There's a reason that you never hear of a conspiracy theory actually being validated and becoming the new mainstream explanation for an event.  Conspiracy theories are the product of a comprehensive failure of reasoning, a worst-case-scenario of irresponsible cognition. The most salient example of this sort of nonsense at present is the 9/11 Truth movement, proponents of which claim that the terrorist attacks were orchestrated by the government, and that basically every finding of the official investigation is wrong. To give an extremely abbreviated list of what's wrong with these sorts of arguments: people who think this way are obviously tainted by strong biases, are unwilling to evaluate evidence fairly, assume the conclusion of their argument and insert it as a premise, and live in a highly-protected echo chamber in which they only communicate with other people who agree with them. Conspiracy theories aren't actually theories at all; a theory is a set of testable propositions which can be used to explain certain phenomena. Conspiracy theories don't explain anything - they simply point out what they deem to be unanswered questions in the accepted theory and then wildly posit alternatives based on no evidence. This is a perfect example of what happens when your bullshit filter fails, and your brain falls out of your excessively-open mind.

Contrary to Consensus

While it's fun to be a contrarian, there are risks when standing on the wrong side of the majority. It depends who that majority is, however; an appeal to majority opinion to support an argument is a logical fallacy (ad populum), while an appeal to scientific consensus can be a strong justification for one's position. It's certainly true that scientific consensus can be wrong, but the comforting thing about science is that it is adaptable to new information and open to change.

The wonderful thing about truth is that, by necessity, it breeds consensus over time. If something is demonstrably true, eventually there will be no choice but to accept it. Thus popular misconceptions about the natural world have been eradicated over time with the discovery of new information. We now realize that the Earth isn't flat, and it isn't the center of our solar system, let alone the universe. It would be ridiculous to hold a contradictory position on these matters today, because the truth is undeniable.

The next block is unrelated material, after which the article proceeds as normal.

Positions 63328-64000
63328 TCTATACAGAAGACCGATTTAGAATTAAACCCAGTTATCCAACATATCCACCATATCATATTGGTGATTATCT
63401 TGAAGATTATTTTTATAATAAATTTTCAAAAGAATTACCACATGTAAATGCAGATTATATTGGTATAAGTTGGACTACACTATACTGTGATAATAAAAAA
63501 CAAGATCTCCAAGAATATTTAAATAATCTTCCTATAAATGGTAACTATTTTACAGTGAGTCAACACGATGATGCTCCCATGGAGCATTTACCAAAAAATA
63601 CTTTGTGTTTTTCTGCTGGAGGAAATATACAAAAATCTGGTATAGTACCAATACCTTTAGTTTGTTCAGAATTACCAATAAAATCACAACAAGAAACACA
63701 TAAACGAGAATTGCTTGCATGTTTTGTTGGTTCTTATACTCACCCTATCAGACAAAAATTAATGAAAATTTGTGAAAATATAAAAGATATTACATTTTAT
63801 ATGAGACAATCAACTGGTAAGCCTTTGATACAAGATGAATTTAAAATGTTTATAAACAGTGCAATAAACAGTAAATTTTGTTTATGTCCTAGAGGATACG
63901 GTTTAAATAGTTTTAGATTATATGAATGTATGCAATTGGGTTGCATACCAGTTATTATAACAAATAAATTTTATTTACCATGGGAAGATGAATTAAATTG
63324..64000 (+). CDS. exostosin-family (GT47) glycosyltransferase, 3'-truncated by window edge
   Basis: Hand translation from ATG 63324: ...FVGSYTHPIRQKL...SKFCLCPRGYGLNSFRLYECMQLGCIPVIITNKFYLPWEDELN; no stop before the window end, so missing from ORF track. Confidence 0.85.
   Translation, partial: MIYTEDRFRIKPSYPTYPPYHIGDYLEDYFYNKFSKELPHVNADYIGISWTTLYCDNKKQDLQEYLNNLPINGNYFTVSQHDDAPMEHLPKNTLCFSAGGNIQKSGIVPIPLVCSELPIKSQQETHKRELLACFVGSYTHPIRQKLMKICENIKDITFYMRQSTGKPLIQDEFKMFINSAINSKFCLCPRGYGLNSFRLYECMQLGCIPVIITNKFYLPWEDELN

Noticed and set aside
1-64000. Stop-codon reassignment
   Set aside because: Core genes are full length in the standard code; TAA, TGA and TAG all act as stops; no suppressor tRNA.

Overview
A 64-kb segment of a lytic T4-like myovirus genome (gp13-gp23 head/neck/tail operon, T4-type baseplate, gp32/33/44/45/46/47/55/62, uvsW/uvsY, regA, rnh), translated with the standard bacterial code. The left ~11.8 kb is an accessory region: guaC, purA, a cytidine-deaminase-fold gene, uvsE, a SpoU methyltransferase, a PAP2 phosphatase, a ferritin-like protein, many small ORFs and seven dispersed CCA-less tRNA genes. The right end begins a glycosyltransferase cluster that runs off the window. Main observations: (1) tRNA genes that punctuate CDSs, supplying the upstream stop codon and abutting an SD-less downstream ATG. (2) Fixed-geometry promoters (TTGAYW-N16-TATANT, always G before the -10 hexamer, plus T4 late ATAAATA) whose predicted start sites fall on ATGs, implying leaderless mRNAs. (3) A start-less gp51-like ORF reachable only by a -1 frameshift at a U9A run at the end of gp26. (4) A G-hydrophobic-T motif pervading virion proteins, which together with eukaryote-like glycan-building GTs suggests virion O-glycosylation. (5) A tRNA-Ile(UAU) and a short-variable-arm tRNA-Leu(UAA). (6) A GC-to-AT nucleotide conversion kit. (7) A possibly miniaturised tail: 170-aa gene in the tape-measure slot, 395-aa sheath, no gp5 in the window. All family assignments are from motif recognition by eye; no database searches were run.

Still, there are other such issues of overwhelming scientific consensus today about which some people obstinately hold contradictory views. The term manufactroversy has been coined to describe these beliefs, as they pretend that a controversy exists when in fact there is none. Darwinian evolution by natural selection, for example, is overwhelmingly supported by evidence and accepted by scientists as fact (as made hilariously manifest by Project Steve), as is man-made climate change, and the efficacy, safety, and necessity of vaccinations to prevent communicable disease. There is no controversy whatsoever in the scientific community about any of these matters, and one disagrees with these assertions only at one's own peril. To refer again to point number 4 above - if you really feel like you can justify your opinion when you disagree with overwhelming scientific consensus, you should run to the nearest scientific journal and publish your innovative competing theory. If truth is on your side, and you can demonstrate it empirically, then science will have no choice but to agree with you. Science loves to be proven wrong, and that's why it can be trusted above any other method of finding the truth.


It is incredibly difficult to approach all questions with an unbiased and open mind. It's even more difficult sometimes to separate the good information from the bad in order to discover the truth about anything. To adopt a skeptical approach to evaluating claims means not to make a judgment before careful analysis of the best available evidence. It's too easy to agree with our friends on complicated questions or look to our favorite news outlet to tell us how to feel about controversial issues. Thinking for yourself is hard work, but being a skeptic is the best way to be sure that your opinions don't suck.

Resources for Skeptics